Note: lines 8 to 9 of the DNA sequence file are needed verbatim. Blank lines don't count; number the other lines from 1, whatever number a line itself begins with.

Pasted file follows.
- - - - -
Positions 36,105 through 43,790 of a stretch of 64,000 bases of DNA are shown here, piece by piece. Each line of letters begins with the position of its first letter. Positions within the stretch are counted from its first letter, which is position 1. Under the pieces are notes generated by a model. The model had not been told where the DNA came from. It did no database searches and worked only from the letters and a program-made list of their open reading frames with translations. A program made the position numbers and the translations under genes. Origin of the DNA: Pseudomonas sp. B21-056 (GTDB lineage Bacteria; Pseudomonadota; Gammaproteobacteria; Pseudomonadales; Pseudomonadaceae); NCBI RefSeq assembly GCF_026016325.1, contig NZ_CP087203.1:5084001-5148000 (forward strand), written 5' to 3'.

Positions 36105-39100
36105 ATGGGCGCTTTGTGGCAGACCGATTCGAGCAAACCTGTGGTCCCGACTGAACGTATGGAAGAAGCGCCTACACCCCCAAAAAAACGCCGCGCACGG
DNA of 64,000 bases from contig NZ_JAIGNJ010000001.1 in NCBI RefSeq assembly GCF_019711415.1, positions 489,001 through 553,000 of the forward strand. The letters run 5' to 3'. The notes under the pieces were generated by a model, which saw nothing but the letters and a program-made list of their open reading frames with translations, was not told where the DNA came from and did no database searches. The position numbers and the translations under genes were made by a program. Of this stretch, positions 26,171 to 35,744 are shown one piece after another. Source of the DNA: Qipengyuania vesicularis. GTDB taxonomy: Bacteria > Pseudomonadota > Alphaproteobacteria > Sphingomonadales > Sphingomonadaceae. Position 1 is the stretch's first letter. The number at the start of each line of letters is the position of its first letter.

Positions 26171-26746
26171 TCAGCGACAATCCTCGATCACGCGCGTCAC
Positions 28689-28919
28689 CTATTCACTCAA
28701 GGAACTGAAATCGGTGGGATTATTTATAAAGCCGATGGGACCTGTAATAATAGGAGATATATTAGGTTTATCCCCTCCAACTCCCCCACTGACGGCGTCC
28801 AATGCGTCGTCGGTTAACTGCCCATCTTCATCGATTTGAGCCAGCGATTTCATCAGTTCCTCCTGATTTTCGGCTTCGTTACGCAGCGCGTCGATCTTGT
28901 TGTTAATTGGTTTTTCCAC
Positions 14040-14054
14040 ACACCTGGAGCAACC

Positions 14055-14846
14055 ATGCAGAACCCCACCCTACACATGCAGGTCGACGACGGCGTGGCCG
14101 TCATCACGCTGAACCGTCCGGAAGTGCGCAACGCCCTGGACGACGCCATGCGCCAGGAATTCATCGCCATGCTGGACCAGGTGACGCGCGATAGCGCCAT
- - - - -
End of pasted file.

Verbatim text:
28689 CTATTCACTCAA
28701 GGAACTGAAATCGGTGGGATTATTTATAAAGCCGATGGGACCTGTAATAATAGGAGATATATTAGGTTTATCCCCTCCAACTCCCCCACTGACGGCGTCC